- Pound surges on rising odds of a Brexit deal; Barnier-Barclay meeting eyed
- Dollar edges lower as other central banks hold steady, Treasuries slip
- Cautious optimism as US-China trade talks resume
- Oil spikes again after Saudi Arabia strikes Houthi targets in Yemen
Pound continues to surge amid Brexit deal talk
Hopes that the United Kingdom and the European Union may yet reach a deal on their divorce terms boosted the pound on Friday, taking the currency to 2½-month highs versus the dollar. In an interview with Sky News, European Commission President Jean-Claude Juncker said, “we can have a deal”, and also indicated that the backstop can be dropped if the UK was able to come up with an alternative that met all the objectives of the backstop.
In a further encouraging sign, Britain submitted written proposals for an alternative solution, pointing to progress. Brexit is also expected to dominate the headlines today as the UK Brexit Secretary Stephen Barclay will meet the EU’s chief negotiator Michel Barnier in Brussels.
The pound has been in a bullish mode since early September as the combination of Parliament blocking a no-deal Brexit and renewed efforts by the British government to resolve the backstop issue have significantly reduced the near-term risks for the British economy.
However, with the global economy slowing and trade frictions potentially dragging on, the Bank of England was less optimistic about the outlook for the UK economy in its policy statement yesterday, hinting that a rate hike is not certain if the uncertainties become more entrenched.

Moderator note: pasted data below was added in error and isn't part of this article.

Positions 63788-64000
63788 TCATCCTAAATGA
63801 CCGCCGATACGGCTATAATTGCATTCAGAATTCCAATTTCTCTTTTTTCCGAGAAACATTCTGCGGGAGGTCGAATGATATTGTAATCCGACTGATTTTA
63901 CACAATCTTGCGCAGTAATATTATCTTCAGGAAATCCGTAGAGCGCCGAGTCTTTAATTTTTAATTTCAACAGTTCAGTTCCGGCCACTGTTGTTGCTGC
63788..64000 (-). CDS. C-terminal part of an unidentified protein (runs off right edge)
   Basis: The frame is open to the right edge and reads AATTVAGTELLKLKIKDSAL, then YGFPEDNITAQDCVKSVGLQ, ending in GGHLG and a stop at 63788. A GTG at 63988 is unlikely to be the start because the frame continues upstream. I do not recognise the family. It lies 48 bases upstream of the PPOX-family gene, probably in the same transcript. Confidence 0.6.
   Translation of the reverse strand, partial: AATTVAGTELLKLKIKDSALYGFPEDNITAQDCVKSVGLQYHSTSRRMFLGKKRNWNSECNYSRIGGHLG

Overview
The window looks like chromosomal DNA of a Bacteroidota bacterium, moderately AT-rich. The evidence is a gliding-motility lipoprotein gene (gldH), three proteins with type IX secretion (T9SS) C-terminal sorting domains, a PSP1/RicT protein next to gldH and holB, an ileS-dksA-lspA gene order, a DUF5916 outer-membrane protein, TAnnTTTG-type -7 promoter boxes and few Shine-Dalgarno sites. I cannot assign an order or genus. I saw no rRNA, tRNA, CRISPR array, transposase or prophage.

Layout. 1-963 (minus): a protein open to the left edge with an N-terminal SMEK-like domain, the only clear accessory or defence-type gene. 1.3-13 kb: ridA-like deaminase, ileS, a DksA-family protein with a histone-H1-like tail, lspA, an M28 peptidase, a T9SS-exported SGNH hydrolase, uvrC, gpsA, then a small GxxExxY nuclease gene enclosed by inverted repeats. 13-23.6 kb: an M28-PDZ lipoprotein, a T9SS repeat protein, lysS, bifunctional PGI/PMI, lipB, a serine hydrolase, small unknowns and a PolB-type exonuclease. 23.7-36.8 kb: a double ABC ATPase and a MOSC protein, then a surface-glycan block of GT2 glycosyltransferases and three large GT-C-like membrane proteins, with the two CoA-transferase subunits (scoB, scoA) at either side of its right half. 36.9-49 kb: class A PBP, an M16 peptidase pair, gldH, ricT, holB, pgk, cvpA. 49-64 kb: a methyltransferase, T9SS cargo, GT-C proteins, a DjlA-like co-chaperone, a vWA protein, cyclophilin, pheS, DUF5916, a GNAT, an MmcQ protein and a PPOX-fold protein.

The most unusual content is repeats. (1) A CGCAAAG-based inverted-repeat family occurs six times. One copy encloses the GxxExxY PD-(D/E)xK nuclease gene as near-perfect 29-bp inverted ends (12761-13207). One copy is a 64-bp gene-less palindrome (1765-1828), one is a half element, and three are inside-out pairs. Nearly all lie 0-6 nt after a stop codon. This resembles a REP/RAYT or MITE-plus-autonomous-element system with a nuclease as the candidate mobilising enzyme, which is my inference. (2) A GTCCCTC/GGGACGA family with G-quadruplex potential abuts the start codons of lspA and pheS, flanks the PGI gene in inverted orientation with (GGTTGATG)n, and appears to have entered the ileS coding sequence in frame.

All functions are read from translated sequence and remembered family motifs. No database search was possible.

Dollar on the backfoot as Treasury yields slip
The US dollar remained under pressure versus the Japanese yen and the Swiss franc following the Bank of Japan’s and the Swiss National Bank’s decisions to keep their policies unchanged, in contrast to the Federal Reserve’s decision to cut rates for the second straight meeting on Wednesday. The greenback was last trading at 107.80 yen and at 0.9900 francs, declining sharply from its mid-week peaks.
A raft of better-than-expected data, including robust housing figures, out of the United States on Thursday failed to provide much support.
But the data and a somewhat hawkish Fed weren’t enough to put an end to the downtrend in US Treasury yields, which have been declining all week. The strong demand for Treasuries is possibly a sign of investor caution following the escalation of tensions in the Middle East and the US-China mid-level trade talks that resumed in Washington on Thursday.
An interim trade deal on the way?
While the fact that the US and China are talking again is positive and negotiations are expected to continue next week, a full agreement seems some distance away. Although at this point, markets might be happy with just an interim deal if those reports prove to be correct - particularly about more agricultural exports from the US to China. But with President Trump reportedly being willing to raise tariffs as high as 50% and 100%, there’s plenty of uncertainty surrounding the talks.
In the meantime, traders will seek direction from Fed policymaker as New York Fed President John Williams is due to speak at 12:15 GMT and Boston Fed President Eric Rosengren (a hawkish dissenter in the last Fed meeting) will make a speech at 15:20 GMT.
Oil up as Middle East tensions rise again
Oil prices jumped by more than 1% after a Saudi-led military coalition launched military strikes on Houthi rebels in north Yemen early on Friday. The strikes come just days after Saudi Arabia’s largest oil processing facility was the target of a drone and missile attack, with Iran suspected to be behind it. Any further escalation in the region could see oil prices shoot up again, having only just pulled back from a 20% surge.